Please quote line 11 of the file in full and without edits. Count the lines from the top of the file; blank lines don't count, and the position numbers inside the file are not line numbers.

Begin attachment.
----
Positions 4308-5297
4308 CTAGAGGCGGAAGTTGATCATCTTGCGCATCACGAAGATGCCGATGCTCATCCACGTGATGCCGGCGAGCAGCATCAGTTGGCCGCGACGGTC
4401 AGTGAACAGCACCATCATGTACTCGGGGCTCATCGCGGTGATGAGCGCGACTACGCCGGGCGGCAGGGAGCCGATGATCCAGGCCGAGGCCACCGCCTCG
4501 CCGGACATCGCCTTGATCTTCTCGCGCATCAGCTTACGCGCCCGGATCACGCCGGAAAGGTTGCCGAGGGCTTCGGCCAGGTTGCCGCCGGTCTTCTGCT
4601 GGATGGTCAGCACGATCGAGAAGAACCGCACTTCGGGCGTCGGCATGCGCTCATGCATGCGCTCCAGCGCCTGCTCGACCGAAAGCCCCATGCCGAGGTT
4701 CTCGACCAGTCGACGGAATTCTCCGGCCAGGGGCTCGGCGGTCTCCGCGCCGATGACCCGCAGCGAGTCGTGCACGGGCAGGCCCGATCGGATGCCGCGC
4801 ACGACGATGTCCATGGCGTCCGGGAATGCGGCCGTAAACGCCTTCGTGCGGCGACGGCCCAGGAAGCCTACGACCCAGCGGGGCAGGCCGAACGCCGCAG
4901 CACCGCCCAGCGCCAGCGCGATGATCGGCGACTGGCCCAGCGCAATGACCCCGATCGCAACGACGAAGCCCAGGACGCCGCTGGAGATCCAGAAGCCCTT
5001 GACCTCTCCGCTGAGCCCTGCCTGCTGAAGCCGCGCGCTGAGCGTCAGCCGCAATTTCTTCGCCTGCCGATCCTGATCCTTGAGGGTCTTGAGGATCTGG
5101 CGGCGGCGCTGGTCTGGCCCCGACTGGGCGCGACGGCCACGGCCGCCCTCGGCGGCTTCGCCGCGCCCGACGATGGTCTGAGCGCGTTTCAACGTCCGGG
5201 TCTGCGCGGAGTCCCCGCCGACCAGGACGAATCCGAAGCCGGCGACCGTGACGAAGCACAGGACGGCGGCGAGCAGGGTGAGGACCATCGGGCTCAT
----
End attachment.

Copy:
5201 TCTGCGCGGAGTCCCCGCCGACCAGGACGAATCCGAAGCCGGCGACCGTGACGAAGCACAGGACGGCGGCGAGCAGGGTGAGGACCATCGGGCTCAT